Regulatory and ethical principles in research involving children and individuals with developmental disabilities
David Bourget (Western Ontario)
David Chalmers (ANU, NYU)
Rafael De Clercq
Ezio Di Nucci
Jack Alan Reynolds
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Ethics and Behavior 14 (1):31 – 49 (2004)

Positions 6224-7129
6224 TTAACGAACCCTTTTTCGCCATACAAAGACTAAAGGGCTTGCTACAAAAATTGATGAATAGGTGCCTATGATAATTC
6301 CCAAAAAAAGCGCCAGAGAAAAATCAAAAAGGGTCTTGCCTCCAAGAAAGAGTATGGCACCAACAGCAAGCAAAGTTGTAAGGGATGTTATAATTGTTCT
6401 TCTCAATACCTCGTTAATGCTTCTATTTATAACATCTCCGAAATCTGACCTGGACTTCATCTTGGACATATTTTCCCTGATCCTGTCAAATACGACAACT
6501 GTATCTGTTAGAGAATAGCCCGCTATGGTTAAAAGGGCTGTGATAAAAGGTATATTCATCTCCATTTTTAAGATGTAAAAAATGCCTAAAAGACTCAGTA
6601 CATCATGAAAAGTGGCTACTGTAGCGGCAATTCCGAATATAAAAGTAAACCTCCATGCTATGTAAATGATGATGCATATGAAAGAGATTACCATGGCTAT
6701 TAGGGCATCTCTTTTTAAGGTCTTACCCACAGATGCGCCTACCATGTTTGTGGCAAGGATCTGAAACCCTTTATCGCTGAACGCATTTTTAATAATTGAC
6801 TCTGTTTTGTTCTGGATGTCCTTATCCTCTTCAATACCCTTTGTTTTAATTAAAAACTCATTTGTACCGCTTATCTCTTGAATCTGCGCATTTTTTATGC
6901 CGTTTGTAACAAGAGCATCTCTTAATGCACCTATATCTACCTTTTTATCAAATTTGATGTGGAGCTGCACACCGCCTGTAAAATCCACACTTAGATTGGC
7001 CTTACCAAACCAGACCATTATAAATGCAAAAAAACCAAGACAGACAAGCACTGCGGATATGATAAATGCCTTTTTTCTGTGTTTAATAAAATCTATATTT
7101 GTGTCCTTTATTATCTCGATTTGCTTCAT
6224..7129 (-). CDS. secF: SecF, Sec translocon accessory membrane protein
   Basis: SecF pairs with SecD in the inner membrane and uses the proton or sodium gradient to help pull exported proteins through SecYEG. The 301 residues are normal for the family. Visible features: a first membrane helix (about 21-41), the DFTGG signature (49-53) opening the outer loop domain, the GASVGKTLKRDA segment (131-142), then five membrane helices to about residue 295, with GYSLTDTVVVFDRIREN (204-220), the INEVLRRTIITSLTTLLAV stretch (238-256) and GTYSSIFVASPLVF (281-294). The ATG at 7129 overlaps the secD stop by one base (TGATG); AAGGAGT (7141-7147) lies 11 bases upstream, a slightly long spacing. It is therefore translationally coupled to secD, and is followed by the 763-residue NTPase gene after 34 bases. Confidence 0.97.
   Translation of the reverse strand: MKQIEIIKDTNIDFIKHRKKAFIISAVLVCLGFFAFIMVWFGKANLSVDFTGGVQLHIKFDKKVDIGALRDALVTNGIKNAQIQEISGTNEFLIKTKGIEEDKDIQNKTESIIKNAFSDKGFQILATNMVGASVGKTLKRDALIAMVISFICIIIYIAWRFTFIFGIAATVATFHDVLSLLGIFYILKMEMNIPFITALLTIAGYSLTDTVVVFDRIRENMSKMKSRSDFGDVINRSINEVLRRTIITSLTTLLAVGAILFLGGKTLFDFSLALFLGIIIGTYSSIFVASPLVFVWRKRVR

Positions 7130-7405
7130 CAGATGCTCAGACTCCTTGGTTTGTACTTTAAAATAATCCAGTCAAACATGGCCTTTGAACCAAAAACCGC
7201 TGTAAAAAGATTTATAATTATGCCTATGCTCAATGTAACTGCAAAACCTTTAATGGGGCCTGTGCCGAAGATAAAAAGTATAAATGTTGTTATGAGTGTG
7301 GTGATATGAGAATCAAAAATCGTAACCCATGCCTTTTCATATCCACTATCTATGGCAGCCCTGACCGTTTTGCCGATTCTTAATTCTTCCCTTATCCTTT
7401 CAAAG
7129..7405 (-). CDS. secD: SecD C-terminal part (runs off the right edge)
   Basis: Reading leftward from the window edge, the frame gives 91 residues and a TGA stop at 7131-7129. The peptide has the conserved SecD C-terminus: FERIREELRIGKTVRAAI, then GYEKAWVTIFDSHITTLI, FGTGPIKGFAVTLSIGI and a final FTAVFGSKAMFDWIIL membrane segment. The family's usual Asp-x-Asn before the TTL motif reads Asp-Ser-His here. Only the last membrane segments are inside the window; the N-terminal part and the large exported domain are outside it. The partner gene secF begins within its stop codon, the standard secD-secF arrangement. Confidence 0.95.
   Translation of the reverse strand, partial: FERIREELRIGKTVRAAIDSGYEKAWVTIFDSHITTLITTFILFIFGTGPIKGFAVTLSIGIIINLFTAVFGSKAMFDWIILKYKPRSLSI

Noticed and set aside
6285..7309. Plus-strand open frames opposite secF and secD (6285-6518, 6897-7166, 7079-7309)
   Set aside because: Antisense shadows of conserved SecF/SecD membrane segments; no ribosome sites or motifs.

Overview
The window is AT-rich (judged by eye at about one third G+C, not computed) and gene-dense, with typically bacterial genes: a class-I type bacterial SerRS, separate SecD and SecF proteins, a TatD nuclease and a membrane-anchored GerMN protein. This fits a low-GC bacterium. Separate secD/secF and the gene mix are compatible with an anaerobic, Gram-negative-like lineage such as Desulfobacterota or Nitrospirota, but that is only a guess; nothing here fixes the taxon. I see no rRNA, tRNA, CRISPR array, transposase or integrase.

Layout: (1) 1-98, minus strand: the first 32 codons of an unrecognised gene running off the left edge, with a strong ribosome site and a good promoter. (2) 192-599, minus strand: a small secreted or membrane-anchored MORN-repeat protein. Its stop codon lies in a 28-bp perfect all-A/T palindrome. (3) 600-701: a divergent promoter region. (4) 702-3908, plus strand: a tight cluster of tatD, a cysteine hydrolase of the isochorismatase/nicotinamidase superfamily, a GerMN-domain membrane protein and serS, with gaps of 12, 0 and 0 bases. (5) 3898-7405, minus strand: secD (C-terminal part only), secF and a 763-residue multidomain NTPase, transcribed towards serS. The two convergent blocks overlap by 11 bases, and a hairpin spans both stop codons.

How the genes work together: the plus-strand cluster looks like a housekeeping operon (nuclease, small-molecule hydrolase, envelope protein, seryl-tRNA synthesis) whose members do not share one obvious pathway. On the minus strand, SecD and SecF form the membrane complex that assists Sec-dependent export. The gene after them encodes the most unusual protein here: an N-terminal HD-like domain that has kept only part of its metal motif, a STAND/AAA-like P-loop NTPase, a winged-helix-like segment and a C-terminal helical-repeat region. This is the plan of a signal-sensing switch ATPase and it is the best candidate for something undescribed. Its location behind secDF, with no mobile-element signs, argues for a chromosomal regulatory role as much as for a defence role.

Children and individuals with developmental disabilities compared to typical participants are disadvantaged not only by virtue of being vulnerable to risks inherent in research participation but also by the higher likelihood of exclusion from research altogether. Current regulatory and ethical guidelines although necessary for their protection do not sufficiently ensure fair distributive justice. Yet, in view of disproportionately higher burdens of co-occurring physical and mental disorders in individuals with DD, they are better positioned to benefit from research by equitable participation. Greater elucidation of this ethical dilemma is called for by researchers, institutional review boards, and funding agencies to urgently redress the imbalance. This article discusses many of the regulatory principles to ensure better research participation of children and individuals with DD: human rights, validity, distributive justice, beneficence/nonmaleficence, and autonomy
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